What I call the moral frame refers to a shared understanding, if not quite universal agreement, of what makes an action “right” and a person “good.” Every tribe has one, and each of us was brought up to follow this code and honor the norms of a moral life. The bonds of attachment that sustained us as newborns gradually expanded and differentiated into a network of tribal affiliations, and it is in this “second womb” of our tribe that our personal identity was forged and fashioned.

If all went reasonably well, we took on the shared wisdom (literally a con-science) of morality that would prompt, censure, and guide our interactions with others.

But it didn’t go entirely without complications. And this reminds us again of the tension in our nature as human beings – following now the shaft of my arrow rightwards to its point. Another aspect of our second nature, of our emerging personal identity, is an individual will that wants us to stand on our own and fulfill our desires.

If our prehistory as a species was a long road into Eden, then the seduction of ego-gratification represents the “fall” of separation consciousness and the loss of our nursery paradise. Many of the mythological accounts of how we got into our present predicament characterize this “tragedy” as the necessary precursor to a more mature, adult, and self-possessed mode of being in the world.

Where it left us was in the middle of two powerful and countervailing forces: a tribal conscience pulling us into conformity with the moral status quo on one side, and on the other a personal ambition to be somebody, to achieve something momentous, and to procure for ourselves the elusive elixir of happiness. This tension – or is it a contradiction? – seems to be built right into our word “ambition,” where two things (ambi) compete for the upper hand: approval and fulfillment, fear and desire, obedience or freedom.

We can get caught here, not fully on one side or the other but suspended in a sticky web of guilt for falling short of social expectations, and self-reproach for giving up on our dreams.

But let’s go back again to that second womb of our tribal identity, and this time take the upper angle of the bowstring to the top cardinal point of my mandala. This is our “higher nature,” commonly confused these days with the glorified and exalted ego, which is really just one way the tension of our second nature can snap, the other being toward a self-negating sense of depravity over never being good enough. What I mean by our higher nature is the liberated life made available to us as we are able to transcend ego and its conflicting motivations to please others and gratify ourselves.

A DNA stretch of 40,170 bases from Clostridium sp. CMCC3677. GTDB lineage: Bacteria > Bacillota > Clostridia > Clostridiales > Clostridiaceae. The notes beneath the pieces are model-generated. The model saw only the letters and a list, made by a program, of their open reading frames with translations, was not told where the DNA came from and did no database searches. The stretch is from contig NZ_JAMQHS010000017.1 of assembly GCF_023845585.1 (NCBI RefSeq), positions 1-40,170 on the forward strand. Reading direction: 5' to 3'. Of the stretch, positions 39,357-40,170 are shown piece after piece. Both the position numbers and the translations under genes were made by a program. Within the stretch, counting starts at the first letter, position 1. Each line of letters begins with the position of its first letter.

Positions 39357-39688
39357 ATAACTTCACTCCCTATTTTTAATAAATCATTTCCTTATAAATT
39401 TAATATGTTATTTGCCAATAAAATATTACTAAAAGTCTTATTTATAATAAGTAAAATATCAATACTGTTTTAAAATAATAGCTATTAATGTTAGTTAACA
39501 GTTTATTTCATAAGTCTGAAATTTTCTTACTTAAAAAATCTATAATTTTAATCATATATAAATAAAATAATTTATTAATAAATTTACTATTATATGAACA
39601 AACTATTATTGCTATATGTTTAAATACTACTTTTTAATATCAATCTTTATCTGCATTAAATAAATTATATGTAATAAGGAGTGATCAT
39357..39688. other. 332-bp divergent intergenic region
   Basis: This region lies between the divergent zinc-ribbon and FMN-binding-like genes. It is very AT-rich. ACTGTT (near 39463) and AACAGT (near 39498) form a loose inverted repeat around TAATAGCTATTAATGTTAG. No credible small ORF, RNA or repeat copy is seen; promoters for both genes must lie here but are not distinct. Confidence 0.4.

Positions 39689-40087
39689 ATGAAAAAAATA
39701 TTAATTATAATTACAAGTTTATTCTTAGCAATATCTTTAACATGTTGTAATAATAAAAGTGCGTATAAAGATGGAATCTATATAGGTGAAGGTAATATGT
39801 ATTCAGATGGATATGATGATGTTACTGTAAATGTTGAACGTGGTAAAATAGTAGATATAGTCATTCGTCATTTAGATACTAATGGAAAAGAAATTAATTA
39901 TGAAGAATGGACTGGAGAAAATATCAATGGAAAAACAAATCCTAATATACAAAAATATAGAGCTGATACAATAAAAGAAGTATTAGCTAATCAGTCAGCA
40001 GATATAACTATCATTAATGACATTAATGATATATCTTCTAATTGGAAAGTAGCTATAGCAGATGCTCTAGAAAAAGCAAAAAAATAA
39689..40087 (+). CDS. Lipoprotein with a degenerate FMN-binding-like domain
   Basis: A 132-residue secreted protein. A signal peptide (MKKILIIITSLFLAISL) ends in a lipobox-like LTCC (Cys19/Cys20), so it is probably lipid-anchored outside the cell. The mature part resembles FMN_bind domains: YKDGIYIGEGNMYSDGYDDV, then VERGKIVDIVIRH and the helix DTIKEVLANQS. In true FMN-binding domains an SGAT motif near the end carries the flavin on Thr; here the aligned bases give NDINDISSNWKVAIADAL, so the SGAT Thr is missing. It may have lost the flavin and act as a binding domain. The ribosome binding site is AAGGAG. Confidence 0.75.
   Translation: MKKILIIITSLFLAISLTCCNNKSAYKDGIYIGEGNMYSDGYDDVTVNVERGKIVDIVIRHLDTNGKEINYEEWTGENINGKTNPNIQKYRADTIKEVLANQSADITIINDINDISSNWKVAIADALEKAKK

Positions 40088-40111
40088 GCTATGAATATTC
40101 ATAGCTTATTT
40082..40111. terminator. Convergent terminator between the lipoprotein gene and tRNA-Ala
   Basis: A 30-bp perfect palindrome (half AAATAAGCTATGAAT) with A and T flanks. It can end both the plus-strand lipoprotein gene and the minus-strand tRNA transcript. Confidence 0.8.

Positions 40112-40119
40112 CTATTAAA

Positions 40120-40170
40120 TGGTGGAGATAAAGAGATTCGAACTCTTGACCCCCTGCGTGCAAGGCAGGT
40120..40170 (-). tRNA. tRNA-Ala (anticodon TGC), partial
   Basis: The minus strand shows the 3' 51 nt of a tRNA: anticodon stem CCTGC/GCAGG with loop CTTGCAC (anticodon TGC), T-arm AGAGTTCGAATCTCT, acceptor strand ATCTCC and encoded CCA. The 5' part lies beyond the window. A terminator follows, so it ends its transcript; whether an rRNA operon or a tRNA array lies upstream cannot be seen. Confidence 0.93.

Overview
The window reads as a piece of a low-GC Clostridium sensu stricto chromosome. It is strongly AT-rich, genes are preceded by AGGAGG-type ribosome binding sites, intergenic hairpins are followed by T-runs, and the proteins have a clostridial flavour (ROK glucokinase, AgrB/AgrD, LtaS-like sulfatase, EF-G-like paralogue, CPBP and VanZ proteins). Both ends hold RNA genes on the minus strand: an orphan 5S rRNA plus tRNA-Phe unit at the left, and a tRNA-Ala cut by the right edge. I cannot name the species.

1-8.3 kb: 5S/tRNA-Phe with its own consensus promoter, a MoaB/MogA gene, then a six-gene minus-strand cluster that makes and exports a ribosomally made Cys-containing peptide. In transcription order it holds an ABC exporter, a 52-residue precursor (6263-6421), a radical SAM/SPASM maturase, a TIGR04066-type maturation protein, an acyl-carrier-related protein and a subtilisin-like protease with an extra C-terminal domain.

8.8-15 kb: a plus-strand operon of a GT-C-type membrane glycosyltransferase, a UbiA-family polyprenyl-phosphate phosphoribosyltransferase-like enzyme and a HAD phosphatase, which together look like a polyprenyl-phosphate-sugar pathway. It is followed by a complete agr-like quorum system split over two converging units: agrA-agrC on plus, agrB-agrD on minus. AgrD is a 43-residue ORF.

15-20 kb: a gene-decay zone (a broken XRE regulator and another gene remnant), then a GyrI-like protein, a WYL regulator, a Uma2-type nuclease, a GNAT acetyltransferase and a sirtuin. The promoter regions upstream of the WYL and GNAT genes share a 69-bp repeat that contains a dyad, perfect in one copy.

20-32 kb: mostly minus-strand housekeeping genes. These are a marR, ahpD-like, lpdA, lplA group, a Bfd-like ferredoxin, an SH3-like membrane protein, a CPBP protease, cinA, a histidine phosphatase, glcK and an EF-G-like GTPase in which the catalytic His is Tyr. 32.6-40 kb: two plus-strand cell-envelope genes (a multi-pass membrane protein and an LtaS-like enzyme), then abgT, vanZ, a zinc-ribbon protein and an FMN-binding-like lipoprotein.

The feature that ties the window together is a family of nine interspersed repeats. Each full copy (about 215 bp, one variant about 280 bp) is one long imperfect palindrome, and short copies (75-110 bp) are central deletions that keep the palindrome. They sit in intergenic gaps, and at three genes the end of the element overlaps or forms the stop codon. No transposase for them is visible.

Only as we can drop from our separate center of personal identity and identify with a larger horizon of membership – not just “my tribe” or “our people” or even the human species alone, but with everyone and life itself: the whole shebang – will we finally understand, from experience, that All is One and we are all in this together. The spiritual wisdom traditions are remarkably unanimous in their agreement concerning our place in, and responsibility to, the community of beings that is our universe.

Seeking wholeness, making peace, and promoting the wellbeing of our planetary home circles back to us in the joy of being human and fully alive.

 

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The Teachers We Need Now

What’s the difference between teaching a student and training a parrot?

This isn’t the setup for a joke but actually a very serious question. To train a parrot you need to repeat a word or phrase that you want the bird to imitate, over and over again until it starts to articulate what sounds close to what you’re saying. With persistent repetition the parrot might eventually sound just like you, to the point of fooling someone listening in another room.

Even then we wouldn’t say that the parrot has learned how to talk or is ready to hold a lengthy conversation on a topic of interest, would we? That’s because merely repeating what you hear isn’t the same as understanding what it means or being able to think critically about something.

Once upon a time a curriculum committee got together and asked, “What do third graders need to know in order to move on to fourth grade?” This content knowledge was identified and then standardized across the public school curriculum, stacking up from one grade to the next. Lesson plans were designed around these learning objectives and assessment measures were defined that would let schools know whether students were ready to progress.

Eventually classroom instruction would get focused on “teaching to the test,” where this grade-level knowledge was repeated over and over until students could choose the right answers most of the time. By devoting a large amount of instructional time to preparing students for tests, teachers could improve passing rates and schools could attract higher enrollments, thereby showing themselves worthy of more funding for the resources they needed.

The acquisition of knowledge is a crucial first step toward understanding and meaning-making – what education is really all about. A full account of what I call “the learning ladder,” however, necessarily goes beyond instructing students in what they need to know in order to complete an assignment, pass a test, or move on to the next grade.

If it’s only a matter of being able to repeat what they hear in a lecture or read in a textbook, then teaching students is not essentially different than training parrots.